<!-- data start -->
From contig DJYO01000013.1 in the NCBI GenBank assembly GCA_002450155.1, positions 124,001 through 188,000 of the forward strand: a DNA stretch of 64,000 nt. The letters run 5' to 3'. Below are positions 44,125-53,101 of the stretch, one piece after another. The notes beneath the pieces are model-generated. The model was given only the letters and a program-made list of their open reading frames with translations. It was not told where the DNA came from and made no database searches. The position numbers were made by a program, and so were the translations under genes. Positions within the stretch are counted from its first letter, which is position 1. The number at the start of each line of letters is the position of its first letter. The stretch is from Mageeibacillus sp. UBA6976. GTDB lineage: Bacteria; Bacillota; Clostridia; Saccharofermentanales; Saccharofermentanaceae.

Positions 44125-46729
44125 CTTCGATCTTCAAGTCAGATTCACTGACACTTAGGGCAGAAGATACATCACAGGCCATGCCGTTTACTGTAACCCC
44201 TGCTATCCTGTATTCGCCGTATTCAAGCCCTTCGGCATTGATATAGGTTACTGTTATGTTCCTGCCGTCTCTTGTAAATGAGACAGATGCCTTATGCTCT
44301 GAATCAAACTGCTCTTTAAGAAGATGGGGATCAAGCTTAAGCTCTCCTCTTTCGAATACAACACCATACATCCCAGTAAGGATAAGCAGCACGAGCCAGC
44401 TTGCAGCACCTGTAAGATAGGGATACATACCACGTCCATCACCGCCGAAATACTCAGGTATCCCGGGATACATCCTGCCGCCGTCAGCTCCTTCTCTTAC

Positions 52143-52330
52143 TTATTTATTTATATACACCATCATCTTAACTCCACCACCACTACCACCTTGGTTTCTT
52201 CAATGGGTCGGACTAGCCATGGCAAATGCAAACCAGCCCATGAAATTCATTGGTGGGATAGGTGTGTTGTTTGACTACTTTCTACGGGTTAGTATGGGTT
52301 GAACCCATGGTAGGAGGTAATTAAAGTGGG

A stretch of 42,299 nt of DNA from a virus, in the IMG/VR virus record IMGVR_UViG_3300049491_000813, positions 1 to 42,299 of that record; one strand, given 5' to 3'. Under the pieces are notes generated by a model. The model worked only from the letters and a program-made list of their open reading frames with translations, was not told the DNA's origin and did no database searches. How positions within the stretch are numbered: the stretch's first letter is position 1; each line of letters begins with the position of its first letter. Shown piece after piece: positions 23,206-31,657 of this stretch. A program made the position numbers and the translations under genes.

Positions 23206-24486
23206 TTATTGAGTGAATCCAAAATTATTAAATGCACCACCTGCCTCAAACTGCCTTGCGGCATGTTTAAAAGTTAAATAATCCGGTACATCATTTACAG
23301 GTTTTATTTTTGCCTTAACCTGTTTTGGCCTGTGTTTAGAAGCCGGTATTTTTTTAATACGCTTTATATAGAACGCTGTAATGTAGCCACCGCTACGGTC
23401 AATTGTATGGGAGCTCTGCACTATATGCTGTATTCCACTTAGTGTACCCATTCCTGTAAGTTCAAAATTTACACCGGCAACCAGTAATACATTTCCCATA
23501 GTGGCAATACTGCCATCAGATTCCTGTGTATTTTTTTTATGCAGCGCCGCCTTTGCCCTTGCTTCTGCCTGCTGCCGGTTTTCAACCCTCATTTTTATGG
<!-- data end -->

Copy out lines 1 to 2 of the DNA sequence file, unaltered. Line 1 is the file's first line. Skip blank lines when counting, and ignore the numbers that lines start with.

From contig DJYO01000013.1 in the NCBI GenBank assembly GCA_002450155.1, positions 124,001 through 188,000 of the forward strand: a DNA stretch of 64,000 nt. The letters run 5' to 3'. Below are positions 44,125-53,101 of the stretch, one piece after another. The notes beneath the pieces are model-generated. The model was given only the letters and a program-made list of their open reading frames with translations. It was not told where the DNA came from and made no database searches. The position numbers were made by a program, and so were the translations under genes. Positions within the stretch are counted from its first letter, which is position 1. The number at the start of each line of letters is the position of its first letter. The stretch is from Mageeibacillus sp. UBA6976. GTDB lineage: Bacteria; Bacillota; Clostridia; Saccharofermentanales; Saccharofermentanaceae.

Positions 44125-46729